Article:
Monolith Materials’ carbon black plant near Hallam has a capacity of 14,000 tons per year. As part of a planned expansion, the company will build an anhydrous ammonia plant to use hydrogen that’s produced as a byproduct of its manufacturing process.
I read in the Norfolk paper recently that there is a lot of “myth and misinformation” about wind energy. The article was forwarded to me by one of wind energy’s strongest lobbyists in Nebraska. He argued that only a poorly informed “vocal minority” opposes wind energy, and the vast majority of citizens support it. Clearly this man hasn’t spent a lot of time talking to people in my legislative district. Whenever someone directs the argument away from the numerous problems created by wind energy, to instead a discussion about the relative size and importance of the opposition, it’s easy to see where that train of thought is headed.
But County Board Chair Sean Flowerday said at the time that if the county didn't see any permits come forward in a year's time, he would revisit the regulations. That's exactly what the board intends to do, Flowerday said Tuesday.
A wind turbine manufacturer is investigating its turbines after a blade broke off in southeast Nebraska. A spokesperson for EDF Renewables says a turbine fault error occurred at turbine 89 of the Milligan 1 Wind Farm on Thursday morning.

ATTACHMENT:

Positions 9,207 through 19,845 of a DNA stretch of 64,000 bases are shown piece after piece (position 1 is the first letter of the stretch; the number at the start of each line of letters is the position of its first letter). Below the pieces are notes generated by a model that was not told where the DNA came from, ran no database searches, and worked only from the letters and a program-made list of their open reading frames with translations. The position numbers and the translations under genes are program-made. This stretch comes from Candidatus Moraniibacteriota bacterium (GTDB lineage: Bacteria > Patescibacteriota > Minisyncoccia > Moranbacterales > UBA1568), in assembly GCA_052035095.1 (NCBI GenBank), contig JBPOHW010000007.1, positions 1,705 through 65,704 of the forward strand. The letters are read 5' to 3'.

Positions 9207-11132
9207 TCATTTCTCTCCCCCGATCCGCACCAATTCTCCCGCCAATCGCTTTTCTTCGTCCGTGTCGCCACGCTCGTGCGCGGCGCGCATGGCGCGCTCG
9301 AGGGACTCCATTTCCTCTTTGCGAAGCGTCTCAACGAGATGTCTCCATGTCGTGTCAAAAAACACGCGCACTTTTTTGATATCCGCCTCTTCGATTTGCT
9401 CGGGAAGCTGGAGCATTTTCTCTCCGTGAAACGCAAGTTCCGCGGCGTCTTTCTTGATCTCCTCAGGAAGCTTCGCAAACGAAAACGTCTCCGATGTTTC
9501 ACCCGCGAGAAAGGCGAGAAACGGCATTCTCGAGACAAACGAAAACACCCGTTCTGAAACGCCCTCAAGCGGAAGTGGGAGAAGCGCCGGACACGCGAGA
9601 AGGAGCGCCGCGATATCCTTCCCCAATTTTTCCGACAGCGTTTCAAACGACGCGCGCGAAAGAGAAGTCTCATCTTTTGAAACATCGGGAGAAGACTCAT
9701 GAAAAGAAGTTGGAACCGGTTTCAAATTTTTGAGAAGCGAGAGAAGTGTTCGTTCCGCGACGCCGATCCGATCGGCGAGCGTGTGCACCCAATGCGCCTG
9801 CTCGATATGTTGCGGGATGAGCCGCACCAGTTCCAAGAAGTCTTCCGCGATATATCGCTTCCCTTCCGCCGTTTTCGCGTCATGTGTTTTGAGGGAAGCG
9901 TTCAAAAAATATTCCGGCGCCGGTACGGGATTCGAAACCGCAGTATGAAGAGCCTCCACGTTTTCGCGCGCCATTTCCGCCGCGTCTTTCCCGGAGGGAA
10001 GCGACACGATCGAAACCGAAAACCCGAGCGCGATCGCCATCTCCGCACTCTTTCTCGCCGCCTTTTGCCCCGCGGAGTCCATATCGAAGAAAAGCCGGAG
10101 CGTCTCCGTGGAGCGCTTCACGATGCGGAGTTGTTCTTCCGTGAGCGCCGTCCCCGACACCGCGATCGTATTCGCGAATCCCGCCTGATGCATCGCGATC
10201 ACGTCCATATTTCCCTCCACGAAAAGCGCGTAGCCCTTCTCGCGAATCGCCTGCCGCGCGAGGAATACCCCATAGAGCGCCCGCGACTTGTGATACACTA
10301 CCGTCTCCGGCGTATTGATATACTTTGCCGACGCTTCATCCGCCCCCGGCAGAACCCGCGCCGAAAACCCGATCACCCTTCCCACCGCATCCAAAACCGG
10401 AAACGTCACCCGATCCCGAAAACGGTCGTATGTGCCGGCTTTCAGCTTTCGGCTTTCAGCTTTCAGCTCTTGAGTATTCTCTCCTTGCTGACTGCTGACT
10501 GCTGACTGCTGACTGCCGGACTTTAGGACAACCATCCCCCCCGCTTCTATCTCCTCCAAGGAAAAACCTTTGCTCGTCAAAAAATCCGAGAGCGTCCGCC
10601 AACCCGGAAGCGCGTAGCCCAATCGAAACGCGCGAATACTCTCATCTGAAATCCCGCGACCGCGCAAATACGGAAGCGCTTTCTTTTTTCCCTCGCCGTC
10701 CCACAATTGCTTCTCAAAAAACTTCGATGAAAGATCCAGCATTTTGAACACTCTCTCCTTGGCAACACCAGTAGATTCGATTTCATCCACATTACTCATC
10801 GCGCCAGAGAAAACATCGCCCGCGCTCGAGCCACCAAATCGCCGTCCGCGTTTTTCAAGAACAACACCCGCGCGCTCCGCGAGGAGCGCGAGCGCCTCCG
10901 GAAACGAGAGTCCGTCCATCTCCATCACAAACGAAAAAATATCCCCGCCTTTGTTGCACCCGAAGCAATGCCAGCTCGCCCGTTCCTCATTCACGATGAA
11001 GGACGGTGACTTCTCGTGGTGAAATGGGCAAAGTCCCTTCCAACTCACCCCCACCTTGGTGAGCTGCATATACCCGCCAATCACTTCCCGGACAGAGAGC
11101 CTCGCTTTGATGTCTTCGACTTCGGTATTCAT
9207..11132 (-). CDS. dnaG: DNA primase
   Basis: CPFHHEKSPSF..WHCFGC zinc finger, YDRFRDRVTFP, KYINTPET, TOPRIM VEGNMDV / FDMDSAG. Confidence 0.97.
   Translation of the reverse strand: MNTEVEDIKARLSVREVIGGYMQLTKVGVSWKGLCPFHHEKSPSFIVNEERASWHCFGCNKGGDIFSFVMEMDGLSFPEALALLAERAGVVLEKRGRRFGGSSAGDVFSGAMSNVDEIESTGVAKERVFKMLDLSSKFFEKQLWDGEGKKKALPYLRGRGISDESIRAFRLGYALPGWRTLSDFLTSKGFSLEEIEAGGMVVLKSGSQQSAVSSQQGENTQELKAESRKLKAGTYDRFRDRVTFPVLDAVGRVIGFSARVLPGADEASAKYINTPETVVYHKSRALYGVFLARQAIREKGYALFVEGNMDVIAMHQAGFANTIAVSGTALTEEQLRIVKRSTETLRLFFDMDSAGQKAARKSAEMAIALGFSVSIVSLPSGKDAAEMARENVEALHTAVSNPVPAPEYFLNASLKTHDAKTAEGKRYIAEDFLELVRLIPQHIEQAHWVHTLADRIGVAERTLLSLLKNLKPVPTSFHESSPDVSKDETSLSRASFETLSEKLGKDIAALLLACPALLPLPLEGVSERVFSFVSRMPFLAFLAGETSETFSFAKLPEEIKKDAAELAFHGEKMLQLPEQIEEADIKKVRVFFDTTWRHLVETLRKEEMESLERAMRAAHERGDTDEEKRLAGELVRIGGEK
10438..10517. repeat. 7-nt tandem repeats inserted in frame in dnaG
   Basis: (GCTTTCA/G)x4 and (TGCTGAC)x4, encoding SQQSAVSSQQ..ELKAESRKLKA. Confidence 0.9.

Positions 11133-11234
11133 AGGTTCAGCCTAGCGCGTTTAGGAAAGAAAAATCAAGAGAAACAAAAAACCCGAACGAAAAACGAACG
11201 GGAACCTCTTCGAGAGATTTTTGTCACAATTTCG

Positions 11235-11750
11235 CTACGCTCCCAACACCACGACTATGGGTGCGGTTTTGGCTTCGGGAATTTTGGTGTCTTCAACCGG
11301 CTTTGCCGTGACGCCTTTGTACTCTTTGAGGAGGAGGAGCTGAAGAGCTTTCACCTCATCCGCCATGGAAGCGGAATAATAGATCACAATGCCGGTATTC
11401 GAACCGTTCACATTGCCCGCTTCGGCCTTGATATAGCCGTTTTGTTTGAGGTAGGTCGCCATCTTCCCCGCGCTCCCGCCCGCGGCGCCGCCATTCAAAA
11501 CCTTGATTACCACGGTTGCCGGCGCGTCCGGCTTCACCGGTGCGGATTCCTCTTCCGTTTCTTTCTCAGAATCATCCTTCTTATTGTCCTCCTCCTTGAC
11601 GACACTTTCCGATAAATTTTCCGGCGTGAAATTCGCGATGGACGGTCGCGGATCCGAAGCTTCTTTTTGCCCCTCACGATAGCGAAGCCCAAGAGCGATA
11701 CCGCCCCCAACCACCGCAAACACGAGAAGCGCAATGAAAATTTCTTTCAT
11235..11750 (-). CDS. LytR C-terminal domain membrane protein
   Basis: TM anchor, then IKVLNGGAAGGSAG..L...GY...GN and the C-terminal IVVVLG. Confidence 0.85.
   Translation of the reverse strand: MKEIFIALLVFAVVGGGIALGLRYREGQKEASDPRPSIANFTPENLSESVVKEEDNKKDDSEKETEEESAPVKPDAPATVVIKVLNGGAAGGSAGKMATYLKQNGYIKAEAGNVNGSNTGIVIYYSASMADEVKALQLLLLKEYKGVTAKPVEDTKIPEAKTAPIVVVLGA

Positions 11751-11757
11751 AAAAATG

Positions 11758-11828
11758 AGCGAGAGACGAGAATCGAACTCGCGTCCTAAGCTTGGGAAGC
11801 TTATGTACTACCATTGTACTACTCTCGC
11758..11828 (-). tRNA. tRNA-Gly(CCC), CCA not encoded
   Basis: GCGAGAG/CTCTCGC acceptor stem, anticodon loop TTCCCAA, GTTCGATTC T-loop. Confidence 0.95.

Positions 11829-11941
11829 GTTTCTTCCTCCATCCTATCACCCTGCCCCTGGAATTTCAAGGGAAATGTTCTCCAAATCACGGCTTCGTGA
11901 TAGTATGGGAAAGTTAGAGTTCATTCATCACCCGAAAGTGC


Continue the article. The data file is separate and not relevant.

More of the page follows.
The County Board of Supervisors on Wednesday approved extending the moratorium on permit applications for wind turbines that was initially passed in July. The board now wants the Planning and Zoning Commission to take a closer look at the regulations before again accepting permits.
County commissioners, the county itself and BSH Kilgore LLC filed answers Monday to a lawsuit by wind-farm opponents seeking to overturn an Oct. 29, 2019, County Board vote granting BSH a conditional use permit.
Northern Gage County residents won a long battle today, as the Gage County Board approved an amendment increasing the setback between wind turbines and non-participating rural homes, to one mile.
The amendment increases setback requirements from nonparticipating residences from 3/8 to one mile. Nonparticipating residents are those who do not have contracts in place with a wind company. The Gage County Planning and Zoning committee previously approved the resolution in a 6-1 vote in August, after a six hour meeting.
Kendra Monroe, of rural Cortland, said an online survey indicated residents support the setback change. The five-question survey included 555 respondents, who did not have to give their names. "Out of those 555 responses, there were 490 residents...or 88.3%...who voted in favor of the one-mile setback...and 65 residents, or 11.7%..who were okay with the current setback".
Setting clear zoning that allows communities to capture the full benefits of wind energy development without burdening residents is key to bring clean energy and new economic opportunities to rural America.
The final public hearing was held Wednesday evening for a highly-contested proposal to change Gage County’s wind regulations, effectively ending plans for a wind farm in the northern portion of the county. The proposed amendment would increase setback requirements for commercial wind turbines from nonparticipating residences from 3/8 of a mile to one mile.